UV light is powerful.
Some wavelengths can cause significant damage to your eyes and skin. Other types of UV light have therapeutic medical uses and antimicrobial properties. The full potential and risks of various kinds and wavelengths of UV light are being studied, as infectious disease researchers aim to determine if it can be used safely to kill harmful viruses, bacteria, and parasites.
What are the risks of UV light?
UVA, UVB, and UVC light all come from the sun. Exposure to UVA light contributes to skin cancer, wrinkles, and fine lines, skin aging, and dark spots. UVB light can cause sunburn and skin cancer. UVC can be very damaging to the skin and eyes, but fortunately, this energetic wavelength is blocked out by the Earth’s ozone.
UV light for skin problems
“Dermatologists, like me, use specific wavelengths of UV light to treat patients’ various skin conditions,” says Alyx Rosen Aigen, M.D., a dermatologist at the University of Miami Health System. “For instance, we use narrowband UVB (wavelength of 380 nm) to treat psoriasis, eczema, atopic dermatitis, cutaneous T-cell lymphoma (a skin lymphoma), vitiligo (a condition in which parts of the skin lose their pigment), pruritus (itching from certain causes), and other conditions.” PUVA (psoralen ultraviolet light in the UVA spectrum) is used sometimes to treat patients with similar dermatologic conditions.
Can UV light actually sterilize surfaces?
UVC is used to sterilize surfaces in some hospitals, airplanes, offices, warehouses, and factories when no humans are nearby. UVC light can also be used in air filtration systems and to sanitize drinking water for parasites resistant to chlorine. The devices capable of sterilizing these environments are typically large, commercial machines that are hung from ceilings or walls. The light must be in close enough range to the viral particles to effectively kill them.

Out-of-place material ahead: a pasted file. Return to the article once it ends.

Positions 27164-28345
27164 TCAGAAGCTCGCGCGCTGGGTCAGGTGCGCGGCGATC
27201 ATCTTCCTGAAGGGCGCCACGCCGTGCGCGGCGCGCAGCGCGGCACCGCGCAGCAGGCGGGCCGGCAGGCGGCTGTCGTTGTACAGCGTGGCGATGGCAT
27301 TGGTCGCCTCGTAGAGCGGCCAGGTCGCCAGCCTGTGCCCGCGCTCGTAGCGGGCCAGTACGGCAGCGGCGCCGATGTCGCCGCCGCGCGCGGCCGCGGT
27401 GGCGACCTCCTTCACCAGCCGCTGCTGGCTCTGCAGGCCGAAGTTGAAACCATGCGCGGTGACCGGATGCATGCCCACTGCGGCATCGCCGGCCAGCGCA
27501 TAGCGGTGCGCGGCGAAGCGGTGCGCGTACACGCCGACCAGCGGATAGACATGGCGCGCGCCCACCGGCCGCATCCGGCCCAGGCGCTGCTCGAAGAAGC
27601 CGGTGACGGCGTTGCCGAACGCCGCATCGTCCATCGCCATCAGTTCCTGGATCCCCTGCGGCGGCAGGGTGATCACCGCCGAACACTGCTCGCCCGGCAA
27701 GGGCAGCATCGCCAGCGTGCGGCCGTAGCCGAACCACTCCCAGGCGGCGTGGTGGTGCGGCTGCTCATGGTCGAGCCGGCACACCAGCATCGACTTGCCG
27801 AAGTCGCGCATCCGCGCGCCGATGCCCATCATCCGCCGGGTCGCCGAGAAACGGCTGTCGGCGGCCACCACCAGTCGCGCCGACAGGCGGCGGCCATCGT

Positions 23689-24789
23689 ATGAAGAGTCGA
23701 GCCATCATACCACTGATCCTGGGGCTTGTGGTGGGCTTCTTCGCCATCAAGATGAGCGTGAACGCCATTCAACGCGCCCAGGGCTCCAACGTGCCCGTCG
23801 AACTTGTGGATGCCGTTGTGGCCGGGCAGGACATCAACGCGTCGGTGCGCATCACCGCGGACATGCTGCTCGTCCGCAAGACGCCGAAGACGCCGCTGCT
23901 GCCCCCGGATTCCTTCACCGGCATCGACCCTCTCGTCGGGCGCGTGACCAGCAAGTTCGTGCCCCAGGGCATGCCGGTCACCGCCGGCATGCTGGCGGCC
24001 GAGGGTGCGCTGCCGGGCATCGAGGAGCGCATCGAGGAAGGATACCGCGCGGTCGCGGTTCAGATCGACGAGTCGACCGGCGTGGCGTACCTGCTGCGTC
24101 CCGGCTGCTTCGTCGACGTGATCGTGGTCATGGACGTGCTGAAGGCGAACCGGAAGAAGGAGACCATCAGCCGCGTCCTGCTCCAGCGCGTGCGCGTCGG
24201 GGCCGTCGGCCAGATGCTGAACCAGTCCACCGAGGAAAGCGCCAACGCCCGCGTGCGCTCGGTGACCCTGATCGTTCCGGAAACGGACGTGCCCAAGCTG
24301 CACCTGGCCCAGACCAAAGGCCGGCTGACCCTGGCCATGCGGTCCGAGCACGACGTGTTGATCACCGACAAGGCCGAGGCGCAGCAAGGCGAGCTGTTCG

Because this light can be extremely damaging to the skin and eyes, these devices cannot be used when people are within range of exposure. “A person can’t see the direct effects of UVC light on their skin as the damage is happening, so it’s easy to have a false sense of protection,” Dr. Rosen Aigen says. “The World Health Organization has even issued a stern warning against the use of UVC light to sterilize the skin.”
Smaller devices are available on the market for personal use to sterilize cell phones, keys, and other small items. Dr. Rosen Aigen warns that if you try to use such a device to kill viruses or bacteria on a face mask, “there are many nooks and folds on masks that may not get properly exposed to the light and therefore will not be treated effectively. I can’t emphasize enough that people should not be using these devices to sanitize their skin or inside their bodies.
“But, experts are currently studying the potential for using far UVC light (200 to 230 nm) to kill viral particles in large public places such as airports, hospitals, and hotels — without requiring human evacuation,” Dr. Rosen Aigen says.
UV light and COVID-19
According to Dr. Rosen Aigen, UVC has not been studied as a possible killer for COVID-19 particles on surfaces and in the air. “But, previous studies have shown that this light can be used against other coronaviruses. The efficacy of killing SARS-CoV-2 virus particles appears to depend on many factors, such as the particle size, the medium of delivery, and the non-living material being treated.”
There is no clear evidence on the amount of UVC or UVB light needed to kill a COVID-19 particle.
“Some studies can suggest a minimum output of light is needed. But there’s no way to know if the virus particles effectively absorb that amount and if it will have any impact on viral survival. Until we know more about the safety and efficacy of far-UVC light devices still under review, there is absolutely no role at this time for using UV light, specifically UVC light, inside of the body to kill the novel coronavirus.”
Dana Kantrowitz is a contributing writer for UMiami Health News.
COVID-19 is mainly spread by virus droplets launched into the air by someone sneezing, coughing, talking, even breathing. As these particles shed, they can hang out in the air for hours. That's why the U.S. Centers for Disease Control and Prevention suggests people practice physical distancing. The farther away you are from the infection source, the fewer of these droplets you will encounter. Read more.